Jury selection underway in ex-Goldman banker Roger Ng’s 1MDB graft trial

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Three counts of conspiracy to launder money and to violate an anti-bribery law.

Jury selection began on Monday in the US corruption trial of a former Goldman Sachs banker accused of helping to launder hundreds of millions of dollars looted from Malaysia’s 1MDB sovereign wealth fund and bribing officials to win business.

Reuters

Roger Ng, Goldman’s former head of investment banking in Malaysia, has pleaded not guilty to three counts of conspiracy to launder money and to violate an anti-bribery law.

Goldman helped sell $6.5 billion of bonds for 1MDB, a fund former Malaysian Prime Minister Najib Razak launched to spur economic development.

Authorities said fund officials and accomplices looted some of the money to spend on luxuries, while Goldman bankers paid more than $1.6bil in bribes to officials in Malaysia and Abu Dhabi for 1MDB business.

Goldman agreed to pay $2.9 billion in penalties and have a Malaysian unit admit criminal wrongdoing to settle probes by the US Department of Justice and other authorities into its role in 1MDB.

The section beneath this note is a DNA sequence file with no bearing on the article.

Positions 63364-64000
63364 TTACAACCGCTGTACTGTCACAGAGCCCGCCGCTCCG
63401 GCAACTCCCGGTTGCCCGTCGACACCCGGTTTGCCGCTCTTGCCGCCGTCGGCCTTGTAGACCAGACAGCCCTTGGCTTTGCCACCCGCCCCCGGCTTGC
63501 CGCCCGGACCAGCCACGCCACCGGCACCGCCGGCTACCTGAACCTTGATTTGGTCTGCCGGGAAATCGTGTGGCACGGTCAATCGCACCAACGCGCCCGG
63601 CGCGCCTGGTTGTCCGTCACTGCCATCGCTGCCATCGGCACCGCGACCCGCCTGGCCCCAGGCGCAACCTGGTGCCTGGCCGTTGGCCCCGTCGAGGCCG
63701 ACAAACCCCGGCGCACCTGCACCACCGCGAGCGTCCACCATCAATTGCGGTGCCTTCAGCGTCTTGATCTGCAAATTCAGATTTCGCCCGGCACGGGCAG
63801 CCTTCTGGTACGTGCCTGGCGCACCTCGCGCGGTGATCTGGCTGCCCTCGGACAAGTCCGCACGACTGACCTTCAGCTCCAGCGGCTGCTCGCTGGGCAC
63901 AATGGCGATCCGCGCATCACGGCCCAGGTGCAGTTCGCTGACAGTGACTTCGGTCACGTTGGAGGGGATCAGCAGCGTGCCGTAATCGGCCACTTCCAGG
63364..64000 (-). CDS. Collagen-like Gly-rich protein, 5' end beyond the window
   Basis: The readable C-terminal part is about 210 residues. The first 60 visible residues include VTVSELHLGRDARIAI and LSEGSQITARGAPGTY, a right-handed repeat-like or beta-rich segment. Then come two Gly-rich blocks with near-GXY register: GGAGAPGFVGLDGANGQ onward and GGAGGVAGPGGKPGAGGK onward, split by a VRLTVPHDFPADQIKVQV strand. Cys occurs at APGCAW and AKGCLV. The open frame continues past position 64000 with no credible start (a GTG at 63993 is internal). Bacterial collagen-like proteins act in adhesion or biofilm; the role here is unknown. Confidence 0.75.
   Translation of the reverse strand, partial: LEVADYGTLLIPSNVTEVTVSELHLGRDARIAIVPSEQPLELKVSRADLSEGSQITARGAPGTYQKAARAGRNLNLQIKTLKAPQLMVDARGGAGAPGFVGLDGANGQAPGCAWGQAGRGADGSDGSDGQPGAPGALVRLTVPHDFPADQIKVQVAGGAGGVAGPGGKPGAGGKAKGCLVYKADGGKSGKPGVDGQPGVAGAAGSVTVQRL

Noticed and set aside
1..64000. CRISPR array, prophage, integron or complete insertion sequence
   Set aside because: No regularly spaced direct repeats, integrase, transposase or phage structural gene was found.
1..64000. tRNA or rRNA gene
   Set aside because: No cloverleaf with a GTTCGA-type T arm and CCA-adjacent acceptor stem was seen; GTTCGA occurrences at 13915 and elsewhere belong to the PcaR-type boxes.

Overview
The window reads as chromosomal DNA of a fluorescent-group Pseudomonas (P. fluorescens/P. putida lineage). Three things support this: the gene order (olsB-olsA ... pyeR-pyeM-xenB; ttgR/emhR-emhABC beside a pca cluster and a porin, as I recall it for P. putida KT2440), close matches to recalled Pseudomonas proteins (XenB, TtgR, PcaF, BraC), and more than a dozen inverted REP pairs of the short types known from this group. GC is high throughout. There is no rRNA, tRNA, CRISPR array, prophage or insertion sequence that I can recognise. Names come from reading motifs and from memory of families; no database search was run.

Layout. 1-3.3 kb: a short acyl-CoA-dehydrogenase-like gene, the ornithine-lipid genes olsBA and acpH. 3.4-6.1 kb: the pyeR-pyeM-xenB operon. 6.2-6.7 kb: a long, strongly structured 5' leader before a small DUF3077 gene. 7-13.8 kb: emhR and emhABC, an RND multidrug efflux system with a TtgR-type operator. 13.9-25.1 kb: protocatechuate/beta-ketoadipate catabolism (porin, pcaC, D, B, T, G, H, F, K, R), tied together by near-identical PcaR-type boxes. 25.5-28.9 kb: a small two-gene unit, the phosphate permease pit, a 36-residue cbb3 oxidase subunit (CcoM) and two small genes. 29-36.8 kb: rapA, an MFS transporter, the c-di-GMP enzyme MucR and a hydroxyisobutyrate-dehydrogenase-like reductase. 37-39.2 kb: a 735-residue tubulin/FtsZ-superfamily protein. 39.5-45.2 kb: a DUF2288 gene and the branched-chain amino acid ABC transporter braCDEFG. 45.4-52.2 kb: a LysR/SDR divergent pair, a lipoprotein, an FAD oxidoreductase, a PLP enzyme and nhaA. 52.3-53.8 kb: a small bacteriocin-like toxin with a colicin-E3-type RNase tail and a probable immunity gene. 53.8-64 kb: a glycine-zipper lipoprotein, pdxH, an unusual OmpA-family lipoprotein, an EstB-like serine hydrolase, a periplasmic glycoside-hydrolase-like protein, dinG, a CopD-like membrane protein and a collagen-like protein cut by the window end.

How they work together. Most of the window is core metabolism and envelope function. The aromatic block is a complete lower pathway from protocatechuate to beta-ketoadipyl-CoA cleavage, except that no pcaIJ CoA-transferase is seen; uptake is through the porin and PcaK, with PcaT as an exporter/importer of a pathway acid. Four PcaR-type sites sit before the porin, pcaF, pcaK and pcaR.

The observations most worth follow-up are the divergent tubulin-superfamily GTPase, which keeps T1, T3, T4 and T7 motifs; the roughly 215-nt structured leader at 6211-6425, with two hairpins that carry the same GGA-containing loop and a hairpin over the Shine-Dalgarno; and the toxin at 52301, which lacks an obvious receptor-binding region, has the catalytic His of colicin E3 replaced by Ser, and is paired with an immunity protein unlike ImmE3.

On Monday, US District Judge Margo Brodie quizzed dozens of potential jurors in Brooklyn federal court about ties they might have to individuals or entities who may be mentioned at the trial, and whether they could be fair and impartial.

Several potential jurors said they had strong negative opinions about banks, though none was immediately dismissed.

One prospective juror said Goldman had been his wealth manager since 2007, and another said he worked in technology for Goldman for seven years before leaving in 2017.

Another potential juror said he previously worked in investment banking at Barclays, and that the 1MDB case had been used in his anti-money laundering training.

Neither of these three jurors was immediately dismissed.

Opening statements in the trial are scheduled to begin on Monday, Feb 14.

Ng was arrested in Malaysia in November 2018 and extradited six months later.

Tim Leissner, another former Goldman banker, pleaded guilty in 2018 over his role in the scandal. He is scheduled to be sentenced in March.